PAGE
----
Home > Uncategorized > Estimating your pre-lesson competency of a foreign language

Estimating your pre-lesson competency of a foreign language

[Before I start – pre-lesson competency = how good you are before going for formal lessons.  It’s important to know this so that you have a good idea how fast you’ll pick it up in each of the different areas.  Here goes…]

There are four components to a language: reading, writing, speaking and listening.

Let’s give each of them a scale of 10.

Good news: We don’t start every foreign language with a ‘0’ in every component.  For languages that we’ve heard since we were young, we probably have a 5-6 for listening already.  For languages that are close to our native ones in script, we start with a 3 on writing already.  For languages that borrows a lot of words from our native one (e.g. native = Spanish, new = Portuguese), we start with a 5 on reading already.

Bad news: Some languages are almost totally unrelated to others.  For instance – Mandarin versus English.  You will start at ‘0’ in almost every component, and remain at ‘1’ or ‘2’ for a long time.  To learn these languages, we may need to change our paradigm.  (For Chinese specifically, read my previous post.)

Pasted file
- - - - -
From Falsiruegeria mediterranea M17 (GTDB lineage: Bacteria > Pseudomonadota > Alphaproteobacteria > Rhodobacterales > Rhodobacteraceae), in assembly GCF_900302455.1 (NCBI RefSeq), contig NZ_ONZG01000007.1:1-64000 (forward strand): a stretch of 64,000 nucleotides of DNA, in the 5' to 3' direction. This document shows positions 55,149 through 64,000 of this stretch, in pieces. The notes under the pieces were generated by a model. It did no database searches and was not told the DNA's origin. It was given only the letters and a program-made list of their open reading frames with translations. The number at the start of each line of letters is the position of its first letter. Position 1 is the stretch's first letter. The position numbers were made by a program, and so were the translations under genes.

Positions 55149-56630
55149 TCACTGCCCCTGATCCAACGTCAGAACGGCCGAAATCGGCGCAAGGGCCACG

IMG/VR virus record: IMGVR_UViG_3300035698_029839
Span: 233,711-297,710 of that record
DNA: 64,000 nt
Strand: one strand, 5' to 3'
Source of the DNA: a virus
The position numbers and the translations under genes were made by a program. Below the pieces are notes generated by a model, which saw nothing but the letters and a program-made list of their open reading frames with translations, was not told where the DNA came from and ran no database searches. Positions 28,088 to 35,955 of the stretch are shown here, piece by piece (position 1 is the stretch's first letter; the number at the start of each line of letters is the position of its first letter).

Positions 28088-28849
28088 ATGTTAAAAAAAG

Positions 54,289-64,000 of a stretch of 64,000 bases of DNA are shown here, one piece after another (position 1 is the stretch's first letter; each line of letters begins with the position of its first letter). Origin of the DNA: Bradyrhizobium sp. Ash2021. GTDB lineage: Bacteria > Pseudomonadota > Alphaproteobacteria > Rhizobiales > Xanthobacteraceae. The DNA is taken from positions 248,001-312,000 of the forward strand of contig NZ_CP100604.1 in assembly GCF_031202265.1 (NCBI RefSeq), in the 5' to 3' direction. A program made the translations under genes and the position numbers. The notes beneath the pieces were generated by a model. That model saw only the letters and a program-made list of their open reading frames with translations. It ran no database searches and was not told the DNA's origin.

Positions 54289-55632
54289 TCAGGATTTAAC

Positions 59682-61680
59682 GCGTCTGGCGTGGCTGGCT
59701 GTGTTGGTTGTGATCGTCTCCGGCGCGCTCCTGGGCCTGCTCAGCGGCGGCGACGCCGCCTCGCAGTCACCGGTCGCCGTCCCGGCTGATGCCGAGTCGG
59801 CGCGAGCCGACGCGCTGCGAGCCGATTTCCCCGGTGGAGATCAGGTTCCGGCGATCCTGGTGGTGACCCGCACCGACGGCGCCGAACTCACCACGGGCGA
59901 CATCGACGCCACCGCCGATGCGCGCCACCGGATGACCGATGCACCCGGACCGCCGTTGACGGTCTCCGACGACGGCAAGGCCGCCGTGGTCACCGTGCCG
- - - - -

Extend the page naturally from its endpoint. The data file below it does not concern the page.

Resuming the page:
Observation: Most languages that are close enough to yours, or are spoken in countries close to yours don’t really fall under the ‘foreign’ language category anymore, but belong more to the ‘uninteresting’ language category.  However, these are probably the easiest to pick up with minimal effort.

Observation: Currently, I don’t think there is a test / software that can quantitatively determine how difficult it is to learn language X if you know languages A, B, C, D, E… it could be a linguist’s dream to do this!  Not that easy from an engineering perspective still: imagine there are 200 living languages in the world and there are 4 parameters to determine ease of learning a language -> it’s a matrix with 800 entries for every single language you want to put into the system to sort this out!  I challenge someone to write this program!!! [not that hard, but having a proper data set is harder – need 800 x 200 entries i.e. 16,000 inputs]

Conclusion: Before the quantitative version for estimating your pre-lesson competency comes out, let’s work with a qualitative one.  It can help you determine how much effort you have to put in to learn a foreign language and you can then compare it with how much time you have at hand to do so.  If you’re not that sure about your own qualitative estimate, you can always write to me and I can give you a second opinion 😀 – Caveat: if time permits, and if you’re sincere. 😀

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